Albertsons: An Idaho Company through the Decades
Founder Joe Albertson opens the first Albertsons at 16th and State streets in Boise.
Albertsons opens its then-largest store – 60,000 square feet, featuring both a food and a drugstore.
Albertsons celebrates 25 years and enters Southern California by acquiring a 14-store chain. Albertsons becomes the 25th largest grocer in the United States, with 127 stores and more than 5,000 employees.
Sales top the $1 billion mark for the first time, and Albertsons has more than 16,000 employees across 250 stores.
The 1,000th Albertsons store opens at 3614 W. State in Boise. The 1,000th store is a one-stop shop: Customers can use banking services, pick up dry cleaning, grab dinner or file a police report.
Albertsons completes the merger with American Stores company in June, making it one of the top three grocers in the nation.
Albertsons LLC is formed from acquiring 660 Albertsons stores, following the divestiture of Albertson’s Inc. to three separate buyers.
ACME Markets, Jewel-Osco, Shaws, Star Markets, and the balance of Albertsons stores are sold to SuperValu.
Albertsons LLC successfully acquires all of the remaining assets purchased by SuperValu in 2006, re-establishes the corporate headquarters in Boise.
Albertsons and Safeway Complete Merger Transaction; The newly combined private company will operate 2,200 grocery stores in 33 states and the District of Columbia.
Albertsons Companies, Inc. completed its initial public offering on the New York Stock Exchange under the ticker symbol of ACI.
How did the management team approach the rebuilding?
After getting things stabilized in the first 5-6 years, we decided to sell off some of our stores to really focus in on our true value drivers. This put us in a stronger position to go after the stores that SuperValu was looking to offload in 2013. Even though SuperValu got the ‘better’ stores back in the mid-2000s, they struggled to maintain profitability which gave Albertsons LLC the opportunity to buy them back which we did in 2013. In just three months, we took those stores positive in sales.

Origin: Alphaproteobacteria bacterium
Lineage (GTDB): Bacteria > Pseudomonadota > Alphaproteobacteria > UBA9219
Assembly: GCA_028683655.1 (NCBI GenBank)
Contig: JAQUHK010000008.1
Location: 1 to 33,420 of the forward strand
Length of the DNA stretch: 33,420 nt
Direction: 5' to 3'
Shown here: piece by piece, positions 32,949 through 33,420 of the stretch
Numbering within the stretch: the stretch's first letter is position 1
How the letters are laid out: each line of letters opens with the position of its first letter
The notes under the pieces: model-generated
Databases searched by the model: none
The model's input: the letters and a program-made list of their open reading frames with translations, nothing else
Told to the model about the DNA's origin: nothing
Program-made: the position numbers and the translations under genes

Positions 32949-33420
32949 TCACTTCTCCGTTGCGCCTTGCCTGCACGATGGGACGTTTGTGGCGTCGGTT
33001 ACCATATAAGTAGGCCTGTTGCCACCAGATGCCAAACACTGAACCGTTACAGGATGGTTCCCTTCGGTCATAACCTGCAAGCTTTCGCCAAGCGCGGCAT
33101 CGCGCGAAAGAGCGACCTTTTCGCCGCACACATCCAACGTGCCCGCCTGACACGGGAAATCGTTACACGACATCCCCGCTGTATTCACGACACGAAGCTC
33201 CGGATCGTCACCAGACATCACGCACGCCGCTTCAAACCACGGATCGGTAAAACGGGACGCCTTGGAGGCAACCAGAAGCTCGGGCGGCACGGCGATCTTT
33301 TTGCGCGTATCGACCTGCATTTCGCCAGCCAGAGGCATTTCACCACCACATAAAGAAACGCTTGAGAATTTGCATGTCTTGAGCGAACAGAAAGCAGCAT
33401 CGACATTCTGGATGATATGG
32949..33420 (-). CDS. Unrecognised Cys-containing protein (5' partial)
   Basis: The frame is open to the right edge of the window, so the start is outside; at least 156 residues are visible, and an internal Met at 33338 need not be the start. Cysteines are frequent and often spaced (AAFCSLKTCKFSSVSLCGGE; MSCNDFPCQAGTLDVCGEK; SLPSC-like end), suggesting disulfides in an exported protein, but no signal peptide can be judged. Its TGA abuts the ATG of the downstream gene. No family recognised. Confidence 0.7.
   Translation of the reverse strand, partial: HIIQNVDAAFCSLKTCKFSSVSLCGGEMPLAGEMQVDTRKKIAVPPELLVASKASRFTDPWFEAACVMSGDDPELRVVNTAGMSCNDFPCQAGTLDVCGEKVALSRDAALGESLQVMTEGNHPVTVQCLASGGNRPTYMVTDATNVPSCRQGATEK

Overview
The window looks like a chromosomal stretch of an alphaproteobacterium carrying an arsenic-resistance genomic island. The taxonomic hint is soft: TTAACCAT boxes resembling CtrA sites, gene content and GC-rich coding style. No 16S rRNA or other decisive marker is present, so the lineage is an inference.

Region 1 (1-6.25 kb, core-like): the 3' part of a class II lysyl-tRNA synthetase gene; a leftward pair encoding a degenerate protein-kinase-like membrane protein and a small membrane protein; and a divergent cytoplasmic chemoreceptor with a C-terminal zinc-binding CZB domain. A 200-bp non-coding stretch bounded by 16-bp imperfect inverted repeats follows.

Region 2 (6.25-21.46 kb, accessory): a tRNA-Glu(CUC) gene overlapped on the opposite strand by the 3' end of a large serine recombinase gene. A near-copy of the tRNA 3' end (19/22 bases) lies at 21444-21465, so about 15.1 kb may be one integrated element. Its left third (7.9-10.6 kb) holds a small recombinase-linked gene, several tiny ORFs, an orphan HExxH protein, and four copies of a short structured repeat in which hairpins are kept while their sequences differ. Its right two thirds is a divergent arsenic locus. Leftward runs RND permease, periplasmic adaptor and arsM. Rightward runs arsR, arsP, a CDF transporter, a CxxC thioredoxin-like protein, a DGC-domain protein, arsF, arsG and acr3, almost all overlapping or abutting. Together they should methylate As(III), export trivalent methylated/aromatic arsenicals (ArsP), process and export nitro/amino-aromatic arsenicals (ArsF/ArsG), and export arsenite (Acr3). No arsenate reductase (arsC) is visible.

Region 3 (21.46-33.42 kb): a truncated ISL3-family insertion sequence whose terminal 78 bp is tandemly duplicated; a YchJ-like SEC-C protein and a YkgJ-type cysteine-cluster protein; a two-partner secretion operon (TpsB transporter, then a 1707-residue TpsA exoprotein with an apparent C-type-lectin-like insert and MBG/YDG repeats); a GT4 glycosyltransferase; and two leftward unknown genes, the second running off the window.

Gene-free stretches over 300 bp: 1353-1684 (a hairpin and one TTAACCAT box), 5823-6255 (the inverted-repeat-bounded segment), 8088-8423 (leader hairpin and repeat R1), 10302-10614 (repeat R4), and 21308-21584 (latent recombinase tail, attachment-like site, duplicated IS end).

This positioned us well to make a move on Safeway when they started exploring a sale in 2014-2015. In acquiring the Supervalu stores and the Safeway chain, Albertsons LLC grew rapidly from 20,000 employees, 192 stores, and $4 billion in revenue to 250,000 employees, 2,000 stores, and over $60 billion in revenue. These acquisitions put Albertsons, which we renamed as Albertsons Companies, on the path to our public offering.
Most importantly, we didn’t change the way we managed even when we acquired these companies. We had to change some of the processes and systems, but our values of independence, decentralization, decomplication, trust, and rewarding our people never changed.